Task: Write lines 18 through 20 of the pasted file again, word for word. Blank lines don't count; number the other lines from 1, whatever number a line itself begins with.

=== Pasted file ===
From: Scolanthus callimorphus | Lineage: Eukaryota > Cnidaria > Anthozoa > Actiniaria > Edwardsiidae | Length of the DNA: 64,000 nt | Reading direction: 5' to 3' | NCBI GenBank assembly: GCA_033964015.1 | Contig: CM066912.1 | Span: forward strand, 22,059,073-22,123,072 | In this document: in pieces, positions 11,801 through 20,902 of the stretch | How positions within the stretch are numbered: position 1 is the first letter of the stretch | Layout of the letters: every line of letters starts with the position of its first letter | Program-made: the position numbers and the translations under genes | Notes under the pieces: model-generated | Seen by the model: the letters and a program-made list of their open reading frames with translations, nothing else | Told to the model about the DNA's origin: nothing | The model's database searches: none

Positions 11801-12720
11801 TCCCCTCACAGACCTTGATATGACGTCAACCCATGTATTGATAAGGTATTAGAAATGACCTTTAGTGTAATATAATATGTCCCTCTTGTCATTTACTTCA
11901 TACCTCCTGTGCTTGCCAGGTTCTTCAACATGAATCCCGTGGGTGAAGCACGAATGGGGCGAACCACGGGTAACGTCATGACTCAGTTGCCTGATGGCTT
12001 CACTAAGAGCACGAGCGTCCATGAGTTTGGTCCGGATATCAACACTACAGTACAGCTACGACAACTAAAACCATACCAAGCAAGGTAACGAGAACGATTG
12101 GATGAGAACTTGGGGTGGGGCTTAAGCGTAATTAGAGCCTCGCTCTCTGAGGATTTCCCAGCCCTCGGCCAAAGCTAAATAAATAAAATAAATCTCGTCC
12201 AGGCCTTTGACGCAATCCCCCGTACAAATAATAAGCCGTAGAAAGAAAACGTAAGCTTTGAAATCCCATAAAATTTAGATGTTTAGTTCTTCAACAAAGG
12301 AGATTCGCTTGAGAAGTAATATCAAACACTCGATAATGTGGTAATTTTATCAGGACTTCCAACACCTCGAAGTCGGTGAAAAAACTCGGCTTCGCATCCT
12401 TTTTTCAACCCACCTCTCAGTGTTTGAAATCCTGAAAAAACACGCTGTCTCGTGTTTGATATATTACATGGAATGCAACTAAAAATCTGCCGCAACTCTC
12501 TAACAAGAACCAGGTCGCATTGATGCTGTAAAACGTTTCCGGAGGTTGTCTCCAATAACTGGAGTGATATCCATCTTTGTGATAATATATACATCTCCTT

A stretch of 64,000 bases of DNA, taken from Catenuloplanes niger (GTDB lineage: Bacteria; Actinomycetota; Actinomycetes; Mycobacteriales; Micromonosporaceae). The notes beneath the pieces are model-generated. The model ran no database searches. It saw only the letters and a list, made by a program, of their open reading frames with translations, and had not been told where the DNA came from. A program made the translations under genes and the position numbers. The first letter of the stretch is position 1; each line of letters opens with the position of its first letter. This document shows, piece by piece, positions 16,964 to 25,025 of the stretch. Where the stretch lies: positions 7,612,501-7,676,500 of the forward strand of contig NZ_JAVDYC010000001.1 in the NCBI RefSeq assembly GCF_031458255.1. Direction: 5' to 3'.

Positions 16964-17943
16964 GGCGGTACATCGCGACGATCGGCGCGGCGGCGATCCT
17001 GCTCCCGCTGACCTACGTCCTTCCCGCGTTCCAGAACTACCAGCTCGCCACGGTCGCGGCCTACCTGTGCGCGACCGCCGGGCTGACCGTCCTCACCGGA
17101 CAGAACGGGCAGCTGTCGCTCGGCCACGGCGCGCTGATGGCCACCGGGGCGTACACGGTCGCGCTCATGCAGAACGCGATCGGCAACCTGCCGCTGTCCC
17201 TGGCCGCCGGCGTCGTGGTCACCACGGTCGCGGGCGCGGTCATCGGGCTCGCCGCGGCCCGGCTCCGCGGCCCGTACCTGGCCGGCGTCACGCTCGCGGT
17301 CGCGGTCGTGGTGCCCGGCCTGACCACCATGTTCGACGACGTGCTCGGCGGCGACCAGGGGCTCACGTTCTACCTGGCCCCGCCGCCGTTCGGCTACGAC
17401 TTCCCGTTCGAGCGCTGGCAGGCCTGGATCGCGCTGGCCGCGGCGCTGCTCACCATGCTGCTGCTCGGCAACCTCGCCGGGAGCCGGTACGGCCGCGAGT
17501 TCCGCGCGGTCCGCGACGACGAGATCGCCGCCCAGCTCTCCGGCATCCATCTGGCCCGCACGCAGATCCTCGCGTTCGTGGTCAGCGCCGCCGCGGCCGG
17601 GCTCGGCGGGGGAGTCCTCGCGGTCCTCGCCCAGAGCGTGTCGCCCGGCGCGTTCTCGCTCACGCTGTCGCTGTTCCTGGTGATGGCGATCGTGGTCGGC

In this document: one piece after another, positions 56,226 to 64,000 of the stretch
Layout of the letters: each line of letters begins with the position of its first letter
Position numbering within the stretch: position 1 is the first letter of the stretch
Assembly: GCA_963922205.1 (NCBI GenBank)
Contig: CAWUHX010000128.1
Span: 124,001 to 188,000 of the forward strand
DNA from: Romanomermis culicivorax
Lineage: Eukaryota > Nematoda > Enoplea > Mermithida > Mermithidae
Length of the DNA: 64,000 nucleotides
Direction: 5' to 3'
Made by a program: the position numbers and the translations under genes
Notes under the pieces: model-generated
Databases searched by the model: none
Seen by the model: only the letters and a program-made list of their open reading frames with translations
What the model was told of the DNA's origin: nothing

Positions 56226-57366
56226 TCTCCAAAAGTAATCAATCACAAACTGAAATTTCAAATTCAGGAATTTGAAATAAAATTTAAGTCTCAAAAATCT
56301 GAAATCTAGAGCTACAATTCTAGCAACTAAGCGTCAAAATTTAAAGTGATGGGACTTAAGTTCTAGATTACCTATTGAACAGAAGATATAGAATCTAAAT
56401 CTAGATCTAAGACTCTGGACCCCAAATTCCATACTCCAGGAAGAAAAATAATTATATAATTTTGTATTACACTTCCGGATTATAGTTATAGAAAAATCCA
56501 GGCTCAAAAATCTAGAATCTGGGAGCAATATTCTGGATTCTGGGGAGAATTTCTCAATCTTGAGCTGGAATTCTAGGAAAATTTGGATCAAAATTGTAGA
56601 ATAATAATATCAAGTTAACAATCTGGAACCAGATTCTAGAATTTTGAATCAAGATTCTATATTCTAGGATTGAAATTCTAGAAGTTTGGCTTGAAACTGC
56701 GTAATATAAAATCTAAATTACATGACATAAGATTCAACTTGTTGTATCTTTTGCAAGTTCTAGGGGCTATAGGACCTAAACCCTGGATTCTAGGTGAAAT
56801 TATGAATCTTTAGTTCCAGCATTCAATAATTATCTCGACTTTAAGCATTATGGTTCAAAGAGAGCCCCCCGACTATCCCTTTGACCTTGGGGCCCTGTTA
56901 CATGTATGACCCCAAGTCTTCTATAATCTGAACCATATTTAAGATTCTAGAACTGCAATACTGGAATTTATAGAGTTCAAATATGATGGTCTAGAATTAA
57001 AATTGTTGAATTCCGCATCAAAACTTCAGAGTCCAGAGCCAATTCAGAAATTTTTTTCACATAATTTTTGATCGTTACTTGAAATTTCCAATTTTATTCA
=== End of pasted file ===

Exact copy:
17401 TTCCCGTTCGAGCGCTGGCAGGCCTGGATCGCGCTGGCCGCGGCGCTGCTCACCATGCTGCTGCTCGGCAACCTCGCCGGGAGCCGGTACGGCCGCGAGT
17501 TCCGCGCGGTCCGCGACGACGAGATCGCCGCCCAGCTCTCCGGCATCCATCTGGCCCGCACGCAGATCCTCGCGTTCGTGGTCAGCGCCGCCGCGGCCGG
17601 GCTCGGCGGGGGAGTCCTCGCGGTCCTCGCCCAGAGCGTGTCGCCCGGCGCGTTCTCGCTCACGCTGTCGCTGTTCCTGGTGATGGCGATCGTGGTCGGC